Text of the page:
BATTLERS: Local business owners Criss and Trevor Rowe will keep going despite facing tough competition from a large chain.
BATTLERS: Local business owners Criss and Trevor Rowe will keep going despite facing tough competition from a large chain. Julia Bartrim

Why this Mount Larcom shop is losing up to $1,000 a day

IT'S MORE than just a general store.

Criss Rowe and her partner Trevor have poured their energy, ideas and savings into Mount Larcom News and General Store and they've created a place that gives back to the community on multiple fronts.

Out the front is a free library, inside, shelf space devoted to products of local small business owners - and the Rowes don't take a cut.

But the business has been put under pressure by the reopening of a big service station about five weeks ago.

"We've noticed a $1000 drop per day," Criss said.

The service station, on the Bruce Highway about a kilometre from the Rowes' red and green painted store, kept shorter hours before a 15-month refurbishment. But now it's open 24 hours and the Rowes are feeling it.

Criss opens the shop at 4.30am every morning, seven days a week, but with the service station's maxi-hours she says she's seeing customer levels drop.

"We're the main place for any little extra groceries but we've also noticed a big drop in milk and bread - the daily things," Criss said.

"The first five weeks has been worst than we expected."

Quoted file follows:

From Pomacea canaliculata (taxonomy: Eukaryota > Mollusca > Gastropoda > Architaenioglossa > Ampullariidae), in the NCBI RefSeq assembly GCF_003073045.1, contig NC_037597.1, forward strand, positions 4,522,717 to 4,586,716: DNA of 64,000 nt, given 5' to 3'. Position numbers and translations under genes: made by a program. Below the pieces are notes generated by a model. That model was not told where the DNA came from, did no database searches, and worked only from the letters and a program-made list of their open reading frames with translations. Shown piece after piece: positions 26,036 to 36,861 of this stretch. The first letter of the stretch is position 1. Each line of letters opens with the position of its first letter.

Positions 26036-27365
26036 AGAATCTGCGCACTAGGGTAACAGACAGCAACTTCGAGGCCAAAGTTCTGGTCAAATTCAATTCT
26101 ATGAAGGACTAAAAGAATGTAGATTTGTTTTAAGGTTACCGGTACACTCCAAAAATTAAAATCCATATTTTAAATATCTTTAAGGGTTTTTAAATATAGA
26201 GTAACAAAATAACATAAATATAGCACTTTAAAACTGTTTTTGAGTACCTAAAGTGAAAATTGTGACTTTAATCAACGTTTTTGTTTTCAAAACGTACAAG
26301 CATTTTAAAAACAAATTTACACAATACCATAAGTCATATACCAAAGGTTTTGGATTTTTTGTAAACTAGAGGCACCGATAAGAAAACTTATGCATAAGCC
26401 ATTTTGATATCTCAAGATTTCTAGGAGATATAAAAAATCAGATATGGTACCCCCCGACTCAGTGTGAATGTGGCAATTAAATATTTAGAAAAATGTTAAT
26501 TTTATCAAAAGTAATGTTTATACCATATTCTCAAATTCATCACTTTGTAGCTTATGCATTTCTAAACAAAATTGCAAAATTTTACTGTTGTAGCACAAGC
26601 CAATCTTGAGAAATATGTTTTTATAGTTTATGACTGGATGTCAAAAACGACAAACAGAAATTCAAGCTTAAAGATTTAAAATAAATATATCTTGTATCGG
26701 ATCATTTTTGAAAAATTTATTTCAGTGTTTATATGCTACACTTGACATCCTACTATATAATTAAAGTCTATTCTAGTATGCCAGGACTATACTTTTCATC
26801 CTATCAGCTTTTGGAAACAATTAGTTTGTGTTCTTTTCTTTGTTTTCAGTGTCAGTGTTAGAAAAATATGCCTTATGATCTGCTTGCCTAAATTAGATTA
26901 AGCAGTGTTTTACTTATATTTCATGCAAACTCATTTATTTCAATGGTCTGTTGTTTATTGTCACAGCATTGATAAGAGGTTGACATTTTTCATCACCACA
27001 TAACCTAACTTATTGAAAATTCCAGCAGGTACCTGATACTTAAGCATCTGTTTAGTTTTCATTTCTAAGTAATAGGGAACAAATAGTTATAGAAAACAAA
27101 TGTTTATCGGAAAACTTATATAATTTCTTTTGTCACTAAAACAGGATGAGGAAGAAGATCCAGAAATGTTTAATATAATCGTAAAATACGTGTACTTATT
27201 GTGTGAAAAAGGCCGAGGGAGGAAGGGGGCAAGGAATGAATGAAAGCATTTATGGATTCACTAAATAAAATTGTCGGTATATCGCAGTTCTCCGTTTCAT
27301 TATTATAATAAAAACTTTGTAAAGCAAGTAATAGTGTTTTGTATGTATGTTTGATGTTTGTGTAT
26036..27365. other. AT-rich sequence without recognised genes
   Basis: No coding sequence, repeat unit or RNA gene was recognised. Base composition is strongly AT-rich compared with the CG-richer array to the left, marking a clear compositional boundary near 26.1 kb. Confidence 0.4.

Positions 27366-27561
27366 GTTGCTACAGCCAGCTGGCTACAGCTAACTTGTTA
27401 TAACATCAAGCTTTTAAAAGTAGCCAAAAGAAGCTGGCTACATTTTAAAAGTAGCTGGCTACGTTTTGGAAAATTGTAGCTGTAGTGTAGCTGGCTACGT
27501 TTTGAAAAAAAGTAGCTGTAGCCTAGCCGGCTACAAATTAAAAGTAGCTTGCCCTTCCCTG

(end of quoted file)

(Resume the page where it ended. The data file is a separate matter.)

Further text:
But the Rowes are determined to keep their shop open and serving the community.

If things don't improve by the end of the month, they'll cut back hours on weekends to save costs.

"We are hoping next month customers will come back in," Criss said.

The business supports many other local businesses, not just by providing shelf space but by buying local where possible.

During the boom, Criss said she was able to employ five people but the way things are now, she only has one worker on outside the family.

During the boom, Criss and Trevor invested heavily in the store, re-stumping and repainting the building and putting in new lighting, carpet and bench spaces.

They even installed an ATM.

Criss said they can compete with bigger shops if customers give them a chance.

"Just ask us, please," she said, "tell us what you're looking for."

She said she is happy to order in items if customers make specific requests.